Jamie McMurray captures pole for Toyota/Save Mart 350

  • Marcus Ambrose, left congratulates Jamie McMurray, Saturday June 22, 2013 after McMurray took the pole for the 25th annual Toyota/ Save Mart 350 at Sonoma Raceway. Ambrose qualified second. (Kent Porter / Press Democrat) 2013

SONOMA — Jamie McMurray captured the pole position for the 2013 Toyota/Save Mart 350, and he's hoping that it isn't a harbinger of disaster.

McMurray won the pole here once before, in 2007, and it did not present a clear path to victory. Driving hard to be the first-lap leader that day, McMurray got tangled with Robby Gordon on the first turn and spun out. Just like that, he went from first to last. Then, charging to catch up with the pack, he got into another jackpot on Turn 7 and ripped off his front bumper. He finished the race 37th.

There's no telling where McMurray will end up this time, but one thing is certain. He isn't going to overthink his race strategy.

NASCAR Toyota/Save Mart 350


"I remember sitting on the pole here last time, and not sleeping all night worrying about pit strategy and what we were gonna do," McMurray said after clocking his fast lap in 1 minute, 15.422 seconds, at an average speed of 94.986 miles per hour. " ... I don't know and I'm not gonna worry about it."

After a week's worth of talk speculating that the drivers would shatter track speed marks in the new Generation 6 car, the times were indeed quite fast Saturday at Sonoma Raceway, though no one matched Marcos Ambrose's record of 1:15.203, set last year. Ambrose was second this year at 1:15.471, and will join McMurray on the front row. Behind them are Carl Edwards (1:15.586), Greg Biffle (1:15.592), defending champion Clint Bowyer (1:15.620) and Matt Kenseth (1:15.711). Current points leader Jimmie Johnson was 19th, with a time of 1:16.471.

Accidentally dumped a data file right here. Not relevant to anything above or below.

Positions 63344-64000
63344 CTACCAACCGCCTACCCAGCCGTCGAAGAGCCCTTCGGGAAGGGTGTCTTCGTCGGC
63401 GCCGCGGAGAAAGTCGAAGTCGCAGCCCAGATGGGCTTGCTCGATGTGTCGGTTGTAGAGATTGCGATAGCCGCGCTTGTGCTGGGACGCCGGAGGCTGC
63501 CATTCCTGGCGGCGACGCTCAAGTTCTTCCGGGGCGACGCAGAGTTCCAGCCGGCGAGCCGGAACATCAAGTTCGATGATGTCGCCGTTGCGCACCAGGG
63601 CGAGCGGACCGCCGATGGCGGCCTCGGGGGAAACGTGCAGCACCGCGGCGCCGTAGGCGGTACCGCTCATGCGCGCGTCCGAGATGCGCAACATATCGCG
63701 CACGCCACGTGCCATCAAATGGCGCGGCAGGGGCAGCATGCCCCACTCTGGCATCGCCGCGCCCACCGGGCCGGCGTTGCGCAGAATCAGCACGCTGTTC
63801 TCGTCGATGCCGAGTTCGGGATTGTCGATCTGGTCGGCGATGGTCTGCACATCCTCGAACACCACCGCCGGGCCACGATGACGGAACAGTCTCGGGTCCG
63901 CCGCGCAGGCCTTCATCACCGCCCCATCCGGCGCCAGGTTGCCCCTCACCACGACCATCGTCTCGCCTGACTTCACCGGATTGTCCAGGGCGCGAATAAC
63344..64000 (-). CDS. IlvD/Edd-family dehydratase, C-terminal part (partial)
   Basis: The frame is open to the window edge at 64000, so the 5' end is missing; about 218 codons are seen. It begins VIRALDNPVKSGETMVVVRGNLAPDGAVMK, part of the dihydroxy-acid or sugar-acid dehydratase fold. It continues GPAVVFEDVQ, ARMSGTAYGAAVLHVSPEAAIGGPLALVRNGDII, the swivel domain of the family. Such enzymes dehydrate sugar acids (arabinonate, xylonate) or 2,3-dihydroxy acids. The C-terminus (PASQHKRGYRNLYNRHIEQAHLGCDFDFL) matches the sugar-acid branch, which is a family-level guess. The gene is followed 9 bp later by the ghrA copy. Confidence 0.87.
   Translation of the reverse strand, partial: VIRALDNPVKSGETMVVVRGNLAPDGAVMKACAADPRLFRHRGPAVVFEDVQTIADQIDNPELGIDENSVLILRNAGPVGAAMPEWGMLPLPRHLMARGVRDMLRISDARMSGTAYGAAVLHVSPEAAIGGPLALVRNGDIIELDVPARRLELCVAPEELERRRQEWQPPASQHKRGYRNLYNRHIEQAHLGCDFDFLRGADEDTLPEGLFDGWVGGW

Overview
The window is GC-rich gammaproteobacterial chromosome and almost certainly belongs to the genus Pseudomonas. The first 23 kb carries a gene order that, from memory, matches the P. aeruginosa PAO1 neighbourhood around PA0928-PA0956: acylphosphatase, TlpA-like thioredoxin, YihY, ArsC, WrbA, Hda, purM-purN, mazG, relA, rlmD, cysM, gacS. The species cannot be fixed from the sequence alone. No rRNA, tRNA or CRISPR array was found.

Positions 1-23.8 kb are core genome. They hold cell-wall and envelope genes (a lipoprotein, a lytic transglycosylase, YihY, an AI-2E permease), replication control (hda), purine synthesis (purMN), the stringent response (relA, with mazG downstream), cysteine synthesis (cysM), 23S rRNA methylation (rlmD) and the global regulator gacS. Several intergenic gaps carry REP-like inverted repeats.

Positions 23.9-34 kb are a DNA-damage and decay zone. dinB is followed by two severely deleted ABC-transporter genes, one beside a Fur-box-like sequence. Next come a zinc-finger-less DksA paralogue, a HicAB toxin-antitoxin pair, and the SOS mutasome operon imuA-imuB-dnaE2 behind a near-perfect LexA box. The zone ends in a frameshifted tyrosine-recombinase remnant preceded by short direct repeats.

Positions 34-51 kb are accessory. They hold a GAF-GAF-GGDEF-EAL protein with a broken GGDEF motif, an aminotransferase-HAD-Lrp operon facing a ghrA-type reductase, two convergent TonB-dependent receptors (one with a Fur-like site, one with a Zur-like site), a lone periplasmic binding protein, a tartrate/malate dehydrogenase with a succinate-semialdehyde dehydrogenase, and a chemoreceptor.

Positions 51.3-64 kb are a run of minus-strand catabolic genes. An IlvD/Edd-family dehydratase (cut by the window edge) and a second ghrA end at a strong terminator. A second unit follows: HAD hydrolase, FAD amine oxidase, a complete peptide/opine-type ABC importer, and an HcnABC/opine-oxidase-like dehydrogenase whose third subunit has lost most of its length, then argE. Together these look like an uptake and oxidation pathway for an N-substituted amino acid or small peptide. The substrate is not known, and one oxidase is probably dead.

The qualifying sessions involved powerful stock cars whizzing around Sonoma's 10-turn, 1.99-mile road course, but the format was a departure from previous years. Rather than sending cars out one at a time, NASCAR dispersed drivers in groups of five or six, each separated by a five-second gap. And drivers were allowed more than the traditional one lap. They had a maximum of five minutes on the road — enough for three laps in most cases — not counting a warm-up circuit before the green flag. The new system played to mostly positive reviews among the drivers.

"This is the way they should have done it for years," said Dale Earnhardt Jr., who qualified 26th. "It's a lot easier to get everything done and get everything accomplished, and it gives us a little bit more exciting session to watch. So I'm all for it."

Or as Edwards put it: "It's fun. It's a little less lonely out there with all your friends running at the same time."

But don't count Kyle Busch, who will start in ninth position, as a fan. "I'd rather prefer it the other way," he said. " ... I think it hurts us as teams. TV is trying to cover five cars out there at once, instead of just solely focusing on one (where) you get a chance to at least see where you've gained or lost time relative to the field — and also TV time for your sponsors."

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